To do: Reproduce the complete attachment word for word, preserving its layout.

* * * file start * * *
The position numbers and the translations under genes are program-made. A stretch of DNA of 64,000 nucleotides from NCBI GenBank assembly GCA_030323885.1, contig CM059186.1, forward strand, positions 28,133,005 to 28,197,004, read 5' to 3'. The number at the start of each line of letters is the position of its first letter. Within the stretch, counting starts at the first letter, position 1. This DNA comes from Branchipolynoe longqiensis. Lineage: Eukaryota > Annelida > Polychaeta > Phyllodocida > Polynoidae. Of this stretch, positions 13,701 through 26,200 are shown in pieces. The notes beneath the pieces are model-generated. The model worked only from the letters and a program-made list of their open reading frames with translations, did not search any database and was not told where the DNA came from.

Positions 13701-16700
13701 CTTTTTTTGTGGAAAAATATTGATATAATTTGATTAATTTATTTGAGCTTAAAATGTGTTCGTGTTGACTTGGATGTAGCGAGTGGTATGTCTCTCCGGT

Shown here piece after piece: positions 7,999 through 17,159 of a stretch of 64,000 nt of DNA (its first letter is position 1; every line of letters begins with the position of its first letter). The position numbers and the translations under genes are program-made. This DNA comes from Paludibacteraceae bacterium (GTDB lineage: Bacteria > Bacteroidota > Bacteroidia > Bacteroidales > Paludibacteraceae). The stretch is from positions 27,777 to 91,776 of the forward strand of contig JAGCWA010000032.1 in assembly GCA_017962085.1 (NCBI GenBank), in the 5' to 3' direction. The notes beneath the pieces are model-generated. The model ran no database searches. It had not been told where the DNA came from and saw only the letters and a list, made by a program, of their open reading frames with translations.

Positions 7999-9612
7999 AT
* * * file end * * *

The position numbers and the translations under genes are program-made. A stretch of DNA of 64,000 nucleotides from NCBI GenBank assembly GCA_030323885.1, contig CM059186.1, forward strand, positions 28,133,005 to 28,197,004, read 5' to 3'. The number at the start of each line of letters is the position of its first letter. Within the stretch, counting starts at the first letter, position 1. This DNA comes from Branchipolynoe longqiensis. Lineage: Eukaryota > Annelida > Polychaeta > Phyllodocida > Polynoidae. Of this stretch, positions 13,701 through 26,200 are shown in pieces. The notes beneath the pieces are model-generated. The model worked only from the letters and a program-made list of their open reading frames with translations, did not search any database and was not told where the DNA came from.

Positions 13701-16700
13701 CTTTTTTTGTGGAAAAATATTGATATAATTTGATTAATTTATTTGAGCTTAAAATGTGTTCGTGTTGACTTGGATGTAGCGAGTGGTATGTCTCTCCGGT

Shown here piece after piece: positions 7,999 through 17,159 of a stretch of 64,000 nt of DNA (its first letter is position 1; every line of letters begins with the position of its first letter). The position numbers and the translations under genes are program-made. This DNA comes from Paludibacteraceae bacterium (GTDB lineage: Bacteria > Bacteroidota > Bacteroidia > Bacteroidales > Paludibacteraceae). The stretch is from positions 27,777 to 91,776 of the forward strand of contig JAGCWA010000032.1 in assembly GCA_017962085.1 (NCBI GenBank), in the 5' to 3' direction. The notes beneath the pieces are model-generated. The model ran no database searches. It had not been told where the DNA came from and saw only the letters and a list, made by a program, of their open reading frames with translations.

Positions 7999-9612
7999 AT